Ø      As shown in Figure 3, high need rural districts and low need districts had the highest and second highest  

              administrative cost percentages of all of the need/resource categories from 1993-94 through 2000-01.


  Ø      From 1993-94 through 1999-2000, the Big Four, the high need urban/suburban districts, and New York

              City had the lowest administrative cost percentages.  In the last two years studied, however, the

              percentages in the Big Four and high need urban/suburban districts remained low, while New York

              City’s rose sharply to reach 2.7 percent in 2001-02. 


Why District Administrative Costs Vary by Need/Resource Category and District Wealth

To explain why school districts in different wealth deciles and need/resource categories have such different levels of administrative costs, differences in district enrollments need to be examined. To accomplish this, each district’s share of administrative expenditures was compared to the number of pupils in the district.  The “duplicated combined adjusted average daily membership," or DCAADM, was used as an enrollment figure.[5]

Analysis shows that the share of overall district expense attributable to administrative costs diminishes as district size increases.  As Table 3 shows, this efficiency effect is especially strong in districts of under 500 pupils (r = -0.71).[6]  However, the effect dampens as district size increases, as evidenced by the progressively weaker negative correlations between size and administrative shares of expenditures.  In other words, the gains in efficiency found by increasing district size diminish after a certain size is reached.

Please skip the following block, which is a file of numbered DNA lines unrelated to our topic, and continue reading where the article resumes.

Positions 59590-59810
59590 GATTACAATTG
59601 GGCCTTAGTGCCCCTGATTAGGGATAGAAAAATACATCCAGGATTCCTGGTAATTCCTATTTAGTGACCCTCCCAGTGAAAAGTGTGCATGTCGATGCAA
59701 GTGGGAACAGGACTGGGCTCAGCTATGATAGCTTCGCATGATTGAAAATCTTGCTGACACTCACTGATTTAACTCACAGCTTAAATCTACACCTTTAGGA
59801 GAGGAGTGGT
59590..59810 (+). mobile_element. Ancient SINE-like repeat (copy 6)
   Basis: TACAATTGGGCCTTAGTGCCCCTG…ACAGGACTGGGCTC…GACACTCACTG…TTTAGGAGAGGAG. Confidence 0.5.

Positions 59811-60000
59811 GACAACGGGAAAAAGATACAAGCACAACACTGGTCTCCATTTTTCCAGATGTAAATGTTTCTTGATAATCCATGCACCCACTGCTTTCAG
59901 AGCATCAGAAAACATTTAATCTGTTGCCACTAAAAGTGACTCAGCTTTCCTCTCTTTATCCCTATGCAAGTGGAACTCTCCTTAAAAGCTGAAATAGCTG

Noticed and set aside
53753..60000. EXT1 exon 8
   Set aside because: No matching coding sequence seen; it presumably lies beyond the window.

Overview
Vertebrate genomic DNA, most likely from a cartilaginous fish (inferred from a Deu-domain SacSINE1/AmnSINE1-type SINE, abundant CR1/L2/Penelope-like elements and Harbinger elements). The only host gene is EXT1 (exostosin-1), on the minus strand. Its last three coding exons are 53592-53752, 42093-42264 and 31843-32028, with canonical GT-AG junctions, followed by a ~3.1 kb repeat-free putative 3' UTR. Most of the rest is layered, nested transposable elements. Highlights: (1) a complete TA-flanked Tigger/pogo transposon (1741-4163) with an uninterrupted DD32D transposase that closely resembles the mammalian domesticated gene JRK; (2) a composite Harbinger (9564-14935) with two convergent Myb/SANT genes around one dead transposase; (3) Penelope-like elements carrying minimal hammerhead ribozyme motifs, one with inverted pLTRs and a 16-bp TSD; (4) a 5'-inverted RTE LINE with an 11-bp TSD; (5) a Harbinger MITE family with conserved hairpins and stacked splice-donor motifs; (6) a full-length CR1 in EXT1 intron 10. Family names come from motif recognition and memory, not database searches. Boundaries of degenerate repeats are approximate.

Figure 4 illustrates this curvilinear relationship. The drop in the administrative cost per pupil is precipitous between the first and second enrollment categories depicted: among those districts with fewer than 500 pupils (n = 68 statewide), the administrative expenditures per pupil were $1,032, while they amounted to less than half that in districts with 501 to 1000 pupils ($458).  In the remaining categories of districts these efficiencies continue but with a smaller effect. 















Administrative expenditures in New York State school districts were a small part of overall expenditures throughout the 1993-94 to 2001-02 period.  These expenditures remained stable as a percentage of total expenditures, averaging around 2.5 percent statewide.  These two facts show that administrative expenditures have not been a significant contributor to recent increases in many school district budgets.

            In addition, districts that tended to have higher administrative costs per pupil and high administrative cost ratios tended to have smaller enrollments (under 500 pupils).  These smaller enrollment districts were concentrated in the high need rural and low need district categories.  Hence districts in these need/resource categories were more expensive to administer (on a per-pupil basis).  When school districts were examined by wealth deciles, the poorest deciles and the wealthiest deciles had the greatest concentrations of small school districts.  As a consequence, districts in these deciles were more expensive to administer than those in deciles with fewer very small districts.